Thailand’s Constitutional Court Prolonged the Impasse

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Once again, the Constitutional Court abused its power and asserted its judicial power over the executive branch.

On Wednesday May 7th, the Constitutional Court ruled that Caretaker Prime Minister Yingluck Shinawatra had unlawfully removed Mr. Thawil Pliensri from his General-Secretary post in the National Security Council. Consequently, it dismissed Yingluck and nine other Cabinet members related to the removal of Thawil.

This is the third time that the Constitutional Court had booted out a Prime Minister. The first to be ejected was Samak Soonthoravej, whom the court ruled his appearance in a TV cooking show unconstitutional. Second was Somchai Wongsawat, also ousted by the court.

Prior to the court ruling, media outlets and political analysts had laid out several possible scenarios that could take place after the court had made its decision. One of the scenarios was that the court would dismiss the entire cabinet, thereby creating a political vacuum. Had the court created a political vacuum by ejecting the entire cabinet, a civil war could have erupted. This surely is not in the interest of the court, and to an extend the anti-government side. A civil war would have torn the country apart, the judges are well aware of this fragility.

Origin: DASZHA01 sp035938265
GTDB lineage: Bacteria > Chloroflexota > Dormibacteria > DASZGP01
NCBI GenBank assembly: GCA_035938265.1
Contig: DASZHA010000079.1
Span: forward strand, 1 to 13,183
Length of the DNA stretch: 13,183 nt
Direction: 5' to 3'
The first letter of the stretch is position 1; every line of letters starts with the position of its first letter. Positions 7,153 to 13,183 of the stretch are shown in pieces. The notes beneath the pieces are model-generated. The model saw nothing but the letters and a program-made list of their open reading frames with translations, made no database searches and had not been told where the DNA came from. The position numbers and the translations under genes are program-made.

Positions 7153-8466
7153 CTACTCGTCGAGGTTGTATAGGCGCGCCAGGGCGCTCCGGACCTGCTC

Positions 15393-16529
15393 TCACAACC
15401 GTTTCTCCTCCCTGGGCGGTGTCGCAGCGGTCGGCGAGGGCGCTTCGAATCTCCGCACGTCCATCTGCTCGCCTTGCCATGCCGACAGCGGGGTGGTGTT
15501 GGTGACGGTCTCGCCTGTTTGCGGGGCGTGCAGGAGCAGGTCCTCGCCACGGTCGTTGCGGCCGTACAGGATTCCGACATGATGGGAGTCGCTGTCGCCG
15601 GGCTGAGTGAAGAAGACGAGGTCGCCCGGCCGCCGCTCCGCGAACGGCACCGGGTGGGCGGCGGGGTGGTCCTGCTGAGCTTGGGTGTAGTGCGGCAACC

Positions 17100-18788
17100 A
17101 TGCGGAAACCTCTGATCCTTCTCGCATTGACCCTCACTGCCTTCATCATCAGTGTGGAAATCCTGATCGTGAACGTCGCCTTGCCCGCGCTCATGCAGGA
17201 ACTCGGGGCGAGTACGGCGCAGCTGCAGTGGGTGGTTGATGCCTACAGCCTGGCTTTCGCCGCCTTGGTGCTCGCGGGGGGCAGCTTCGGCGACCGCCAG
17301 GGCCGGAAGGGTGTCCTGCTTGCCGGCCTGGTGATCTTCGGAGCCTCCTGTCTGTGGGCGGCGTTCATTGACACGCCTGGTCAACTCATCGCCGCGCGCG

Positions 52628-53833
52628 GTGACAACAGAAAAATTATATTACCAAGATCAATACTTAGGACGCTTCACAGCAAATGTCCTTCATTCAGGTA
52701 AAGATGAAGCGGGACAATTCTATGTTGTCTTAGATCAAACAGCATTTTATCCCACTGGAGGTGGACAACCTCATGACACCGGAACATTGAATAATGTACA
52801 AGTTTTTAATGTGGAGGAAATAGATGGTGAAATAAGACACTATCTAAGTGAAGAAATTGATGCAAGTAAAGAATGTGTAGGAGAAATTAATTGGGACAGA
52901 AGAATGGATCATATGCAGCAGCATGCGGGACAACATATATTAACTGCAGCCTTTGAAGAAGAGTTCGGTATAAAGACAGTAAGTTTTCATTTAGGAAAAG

Somsak Jeamteerasakul, a prominent academia in history from Bangkok’s Thammasat University, said that this court’s ruling did not create a vacuum and provided some “breathing space” for Thai politics. While the decision did not create a political vacuum, it did not create a condition for a military coup (which is unlikely anyway) or a Suthep coup either.

To the disappointment of the PDRC, the cabinet was merely “amputated” and not entirely “executed”. This would mean that, in vain, their street protest would still go on, as the Constitutional Court did not completely wipe out the cabinet as hoped by the PDRC. They’re calling for another “major rally” which would, again, “be their last rally”. At best, the PDRC can only force government workers to relocate their working place by storming public offices, but not entirely interrupt their work. They’ll also cause traffic jam in certain areas.

The leaders of the anti-democracy camp realises that the PDRC is no longer an effective tool to bring about their goal. Their only hope lies on the Independent Organizations and the Senate. The politicised Constitutional Court, working in tandem with organisations like the National Anti Corruption Committee, could find legal ways to slowly amputate the embattled government. The Election Commissioner meanwhile, is delaying the the election.

Another push is from the Senate. It is looking at using Article 7 of the constitution to appoint a Prime Minister. But their effort will not be met unresisted by the UDD. Could this push for an “Article 7 Prime Minister” escalate the conflict closer to a decisive end?

A precondition for a manoeuvre that would decisively bring an end to this uncomfortable impasse was not created by the court. But the “day of reckoning” is only postponed. Eventually, a winner will emerge from this power struggle, but at the cost of the country’s economy.

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